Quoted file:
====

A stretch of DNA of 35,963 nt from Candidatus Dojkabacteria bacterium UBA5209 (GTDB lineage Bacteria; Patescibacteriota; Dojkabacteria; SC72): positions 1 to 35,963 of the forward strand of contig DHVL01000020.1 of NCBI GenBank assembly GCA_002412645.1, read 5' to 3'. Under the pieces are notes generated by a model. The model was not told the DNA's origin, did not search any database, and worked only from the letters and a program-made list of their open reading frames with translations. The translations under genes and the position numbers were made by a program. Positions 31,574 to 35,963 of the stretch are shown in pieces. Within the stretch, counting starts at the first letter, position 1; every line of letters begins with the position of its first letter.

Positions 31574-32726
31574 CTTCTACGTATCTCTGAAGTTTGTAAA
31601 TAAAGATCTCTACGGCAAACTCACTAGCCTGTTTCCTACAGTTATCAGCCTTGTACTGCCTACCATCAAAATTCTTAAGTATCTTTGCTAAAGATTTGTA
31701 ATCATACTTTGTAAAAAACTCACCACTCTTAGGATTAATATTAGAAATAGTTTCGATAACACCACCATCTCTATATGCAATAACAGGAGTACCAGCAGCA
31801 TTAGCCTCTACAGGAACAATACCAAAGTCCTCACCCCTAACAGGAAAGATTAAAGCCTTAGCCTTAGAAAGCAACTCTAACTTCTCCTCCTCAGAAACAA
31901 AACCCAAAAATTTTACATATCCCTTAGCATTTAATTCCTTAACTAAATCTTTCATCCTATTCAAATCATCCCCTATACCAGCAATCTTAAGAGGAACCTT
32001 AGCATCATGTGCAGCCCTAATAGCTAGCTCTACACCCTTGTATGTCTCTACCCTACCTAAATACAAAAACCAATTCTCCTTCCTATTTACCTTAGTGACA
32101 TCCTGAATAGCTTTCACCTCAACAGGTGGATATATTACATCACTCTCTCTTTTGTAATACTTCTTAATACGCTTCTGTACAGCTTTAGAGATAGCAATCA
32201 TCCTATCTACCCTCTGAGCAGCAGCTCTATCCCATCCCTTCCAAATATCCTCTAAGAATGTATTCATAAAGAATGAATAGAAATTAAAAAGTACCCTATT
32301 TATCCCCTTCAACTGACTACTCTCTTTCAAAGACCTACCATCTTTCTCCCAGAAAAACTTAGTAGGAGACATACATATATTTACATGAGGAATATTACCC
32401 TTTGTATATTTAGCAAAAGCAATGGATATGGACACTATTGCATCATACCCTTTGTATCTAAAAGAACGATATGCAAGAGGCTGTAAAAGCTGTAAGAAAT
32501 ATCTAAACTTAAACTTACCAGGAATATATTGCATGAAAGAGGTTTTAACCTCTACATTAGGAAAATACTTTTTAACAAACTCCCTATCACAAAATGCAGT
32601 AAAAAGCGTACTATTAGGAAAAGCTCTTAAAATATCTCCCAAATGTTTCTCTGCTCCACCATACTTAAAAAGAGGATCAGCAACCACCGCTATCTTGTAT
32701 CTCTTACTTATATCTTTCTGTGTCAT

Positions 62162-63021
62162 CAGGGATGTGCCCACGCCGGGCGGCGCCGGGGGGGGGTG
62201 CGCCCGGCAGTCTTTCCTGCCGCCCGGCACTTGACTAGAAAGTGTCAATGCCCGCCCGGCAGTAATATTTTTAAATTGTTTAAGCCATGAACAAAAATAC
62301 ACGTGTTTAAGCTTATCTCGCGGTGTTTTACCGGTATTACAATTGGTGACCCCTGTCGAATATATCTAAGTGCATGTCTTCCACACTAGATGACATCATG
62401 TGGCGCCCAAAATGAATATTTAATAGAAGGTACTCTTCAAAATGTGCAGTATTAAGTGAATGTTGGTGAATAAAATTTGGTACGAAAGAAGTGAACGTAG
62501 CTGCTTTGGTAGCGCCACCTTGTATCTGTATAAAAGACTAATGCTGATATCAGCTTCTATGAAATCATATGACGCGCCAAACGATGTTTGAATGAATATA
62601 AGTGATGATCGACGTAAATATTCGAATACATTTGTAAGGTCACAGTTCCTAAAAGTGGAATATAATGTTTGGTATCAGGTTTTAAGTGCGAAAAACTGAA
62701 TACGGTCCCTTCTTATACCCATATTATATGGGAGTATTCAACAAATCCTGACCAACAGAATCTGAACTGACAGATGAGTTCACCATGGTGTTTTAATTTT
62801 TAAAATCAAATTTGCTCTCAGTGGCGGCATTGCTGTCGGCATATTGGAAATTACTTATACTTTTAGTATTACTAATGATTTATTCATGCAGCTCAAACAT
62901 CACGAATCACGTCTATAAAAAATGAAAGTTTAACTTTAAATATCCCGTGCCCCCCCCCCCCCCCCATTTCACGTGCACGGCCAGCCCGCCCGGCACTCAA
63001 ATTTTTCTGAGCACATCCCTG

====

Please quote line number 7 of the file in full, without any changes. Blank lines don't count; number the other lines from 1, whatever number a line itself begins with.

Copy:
31901 AACCCAAAAATTTTACATATCCCTTAGCATTTAATTCCTTAACTAAATCTTTCATCCTATTCAAATCATCCCCTATACCAGCAATCTTAAGAGGAACCTT